Tag Archives: hanguk

HANJARO – 漢字路 Resource Recommendation

HANJARO | 漢字路  |  한자로 ♪~(・ε・ )

I recoAUKiEb.md.pngmmend this useful resource for Korean learners who know and can read Japanese or Chinese. This is a site that inserts Chinese characters into the Korean text you paste. For longer texts like ebooks you have to download their program and use it on hancom or microsoft office.

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It gives the user various options to customize the rendering to his or her needs:

    • paste the text or paste the URL. I usually paste the text because I usually hate the formatting of the website.
    • replace the hangeul with hanja or place hanja next to the hanguel word
    • the option of choosing from Chinese characters used in Taiwan, China, Japan, or Korea.
    • when it places the hanja next to the hangeul it place parentheses around the hanja word so what I like doing is doing control + h  (to bring up the FIND AND REPLACE WINDOW) and replace ( with space (
      so I can use lingoes off-line dictionary since lingoes only processes exact matches for Korean (I double click for it to look up the word). For example, instead of 논의(論議) I get 논의 (論議).  That space makes a huge difference. Therefore lingoes is great at compensating the weakness of hanjaro which is that it only inserts one hanja that matches even if there are multiple homonyms. Lingoes offers k-j, k-e, and more ! ( I use K-J and K-e) Also, Hancom word processor has a k-k dictionary which works as a pop-up dictionary too! (however like lingoes the stuff has to be unconjugated and the kango words need to have a space from the verb etc) I do like how the dictionary searches as you type like Lingoes.   Unfortunately lingoes pop-up dictionary does NOT work on hancom word so I read the articles on notepad (the formatting on these Korean websites are terrible for reading) and I use lingoes pop-up dictionary then either look up the word using one of the authotkey shortcuts for opening a dictionary website with the word already inputted or use hancom dictionary (this dictionary doesn’t know how to unconjugate either. how pathetic! However, lingoes comes to the front when I press control + L and also minimizes when I press control + L so looking stuff up isn’t cumbersome.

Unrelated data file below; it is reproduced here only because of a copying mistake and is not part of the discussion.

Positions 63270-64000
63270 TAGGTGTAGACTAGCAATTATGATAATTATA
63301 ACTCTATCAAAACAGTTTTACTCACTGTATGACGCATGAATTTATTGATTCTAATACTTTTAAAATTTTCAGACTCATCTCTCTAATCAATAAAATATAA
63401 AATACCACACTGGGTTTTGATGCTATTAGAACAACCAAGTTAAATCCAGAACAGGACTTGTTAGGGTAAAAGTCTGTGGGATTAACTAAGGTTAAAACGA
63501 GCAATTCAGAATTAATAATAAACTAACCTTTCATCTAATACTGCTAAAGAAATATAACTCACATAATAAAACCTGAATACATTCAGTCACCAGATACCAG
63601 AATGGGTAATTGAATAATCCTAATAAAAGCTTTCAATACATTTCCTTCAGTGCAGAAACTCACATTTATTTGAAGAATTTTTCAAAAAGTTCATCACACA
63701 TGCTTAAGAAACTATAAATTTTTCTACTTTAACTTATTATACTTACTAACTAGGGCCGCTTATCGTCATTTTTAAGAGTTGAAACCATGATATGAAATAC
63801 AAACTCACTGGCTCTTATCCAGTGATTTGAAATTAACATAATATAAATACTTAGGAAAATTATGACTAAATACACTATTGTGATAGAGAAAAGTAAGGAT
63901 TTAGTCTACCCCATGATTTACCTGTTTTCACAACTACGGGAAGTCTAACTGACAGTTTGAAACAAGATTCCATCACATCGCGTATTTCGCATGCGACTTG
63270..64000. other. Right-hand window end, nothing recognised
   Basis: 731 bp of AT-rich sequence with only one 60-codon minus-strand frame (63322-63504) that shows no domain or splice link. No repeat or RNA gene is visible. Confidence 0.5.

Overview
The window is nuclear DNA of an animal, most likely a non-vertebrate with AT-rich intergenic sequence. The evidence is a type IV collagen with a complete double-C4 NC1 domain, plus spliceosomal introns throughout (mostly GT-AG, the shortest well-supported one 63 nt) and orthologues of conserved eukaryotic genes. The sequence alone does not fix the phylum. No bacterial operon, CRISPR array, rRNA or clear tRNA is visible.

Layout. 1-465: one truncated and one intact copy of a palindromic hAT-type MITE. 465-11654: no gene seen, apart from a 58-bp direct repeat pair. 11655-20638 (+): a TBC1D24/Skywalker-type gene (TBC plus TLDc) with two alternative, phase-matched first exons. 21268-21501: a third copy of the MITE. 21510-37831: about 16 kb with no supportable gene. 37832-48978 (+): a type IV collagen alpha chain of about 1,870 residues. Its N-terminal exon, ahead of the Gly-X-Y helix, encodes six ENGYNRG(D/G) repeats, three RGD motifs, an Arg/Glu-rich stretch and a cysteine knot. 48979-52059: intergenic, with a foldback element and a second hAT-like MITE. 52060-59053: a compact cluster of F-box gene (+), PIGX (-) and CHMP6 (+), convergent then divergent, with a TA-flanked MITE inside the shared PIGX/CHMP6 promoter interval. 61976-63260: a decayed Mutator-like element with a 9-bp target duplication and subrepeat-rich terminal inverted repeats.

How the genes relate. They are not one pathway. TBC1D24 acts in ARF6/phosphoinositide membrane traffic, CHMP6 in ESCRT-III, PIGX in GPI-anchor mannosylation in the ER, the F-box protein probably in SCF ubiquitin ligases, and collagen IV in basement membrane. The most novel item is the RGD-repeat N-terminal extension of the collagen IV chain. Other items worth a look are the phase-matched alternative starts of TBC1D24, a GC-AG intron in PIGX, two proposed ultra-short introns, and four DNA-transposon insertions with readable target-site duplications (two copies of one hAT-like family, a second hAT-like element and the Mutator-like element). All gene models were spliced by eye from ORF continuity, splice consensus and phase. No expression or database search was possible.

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    • I  have it set it on lingoes that if I hover over a word in the definition and press SHIFT, lingoes looks up that word! Also I only have the computer’s language set to Japanese because I can only set the computer language to Korean or Japanese because those are the only keyboards I have installed since it’s a pain to switch between keyboards if I have English, Korean and Japanese. also the korean keyboard includes English so it is redundant.  I prefer reading Japanese over Korean (I prefer English the most though! I’d rather read English than katakana which is the case with the computer) so I switched it to Japanese but now I’m considering changing it back to Korean because now hancom is full of gibberish since it can’t render Korean.
  • I use it when I generate Korean anki cards from readlang.com. I use the cloze deletion format so I put the text rendered by hanjaro on the back of the card instead of the original sentence to lower the barrier of reading. Also the sentences that I encounter via reading  tend to be dense with information. UPDATE: I now use authotkey to collect sentences and it’s the best thing since sliced bread. It’s just more convenient for me than readlang.com. Also I LOVE EXCEL!

Here’s an example of text that went through hanjaro. I chose hanja for the rendering

7일(日) 한 매체(媒體)는 ‘프로듀스 101’의 네 번째(番째) 시즌이 내년(來年) 4월(月) 방송(放送)을 목표(目標)로 제작(製作)을 준비(準備) 중(中)이라고 보도(報道)했다. 이에 대(對)해 Mnet 측(側)은 “새로운 시즌을 논의(論議) 중(中)이다. 하지만 편성(編成) 등(等) 자세(仔細)한 사항(事項)은 아직 확정(確定)된 부분(部分)이 없다”며 말을 아꼈다.